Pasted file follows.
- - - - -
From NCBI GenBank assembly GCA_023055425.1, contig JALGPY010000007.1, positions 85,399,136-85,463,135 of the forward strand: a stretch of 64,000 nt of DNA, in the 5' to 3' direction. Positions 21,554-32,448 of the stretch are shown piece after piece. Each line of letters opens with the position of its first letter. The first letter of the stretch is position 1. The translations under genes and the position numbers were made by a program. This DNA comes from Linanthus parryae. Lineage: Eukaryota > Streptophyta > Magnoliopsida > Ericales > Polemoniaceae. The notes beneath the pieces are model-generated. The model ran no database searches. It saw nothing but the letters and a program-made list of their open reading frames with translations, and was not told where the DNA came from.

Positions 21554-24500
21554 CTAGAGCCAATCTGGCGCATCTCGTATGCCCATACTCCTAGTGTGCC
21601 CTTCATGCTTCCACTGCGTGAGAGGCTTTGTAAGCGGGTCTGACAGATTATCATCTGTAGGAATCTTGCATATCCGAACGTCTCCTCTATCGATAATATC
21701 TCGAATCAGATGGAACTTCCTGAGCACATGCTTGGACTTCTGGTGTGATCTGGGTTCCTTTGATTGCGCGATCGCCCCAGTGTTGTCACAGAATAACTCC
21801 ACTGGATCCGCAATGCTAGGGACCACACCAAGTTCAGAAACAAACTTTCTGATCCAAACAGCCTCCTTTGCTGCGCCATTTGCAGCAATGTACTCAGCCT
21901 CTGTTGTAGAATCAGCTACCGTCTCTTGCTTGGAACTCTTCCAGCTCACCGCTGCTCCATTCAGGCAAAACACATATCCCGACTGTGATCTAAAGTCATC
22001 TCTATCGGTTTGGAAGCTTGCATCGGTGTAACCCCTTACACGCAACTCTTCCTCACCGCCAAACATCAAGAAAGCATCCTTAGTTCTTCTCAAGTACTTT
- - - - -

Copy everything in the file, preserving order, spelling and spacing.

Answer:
From NCBI GenBank assembly GCA_023055425.1, contig JALGPY010000007.1, positions 85,399,136-85,463,135 of the forward strand: a stretch of 64,000 nt of DNA, in the 5' to 3' direction. Positions 21,554-32,448 of the stretch are shown piece after piece. Each line of letters opens with the position of its first letter. The first letter of the stretch is position 1. The translations under genes and the position numbers were made by a program. This DNA comes from Linanthus parryae. Lineage: Eukaryota > Streptophyta > Magnoliopsida > Ericales > Polemoniaceae. The notes beneath the pieces are model-generated. The model ran no database searches. It saw nothing but the letters and a program-made list of their open reading frames with translations, and was not told where the DNA came from.

Positions 21554-24500
21554 CTAGAGCCAATCTGGCGCATCTCGTATGCCCATACTCCTAGTGTGCC
21601 CTTCATGCTTCCACTGCGTGAGAGGCTTTGTAAGCGGGTCTGACAGATTATCATCTGTAGGAATCTTGCATATCCGAACGTCTCCTCTATCGATAATATC
21701 TCGAATCAGATGGAACTTCCTGAGCACATGCTTGGACTTCTGGTGTGATCTGGGTTCCTTTGATTGCGCGATCGCCCCAGTGTTGTCACAGAATAACTCC
21801 ACTGGATCCGCAATGCTAGGGACCACACCAAGTTCAGAAACAAACTTTCTGATCCAAACAGCCTCCTTTGCTGCGCCATTTGCAGCAATGTACTCAGCCT
21901 CTGTTGTAGAATCAGCTACCGTCTCTTGCTTGGAACTCTTCCAGCTCACCGCTGCTCCATTCAGGCAAAACACATATCCCGACTGTGATCTAAAGTCATC
22001 TCTATCGGTTTGGAAGCTTGCATCGGTGTAACCCCTTACACGCAACTCTTCCTCACCGCCAAACATCAAGAAAGCATCCTTAGTTCTTCTCAAGTACTTT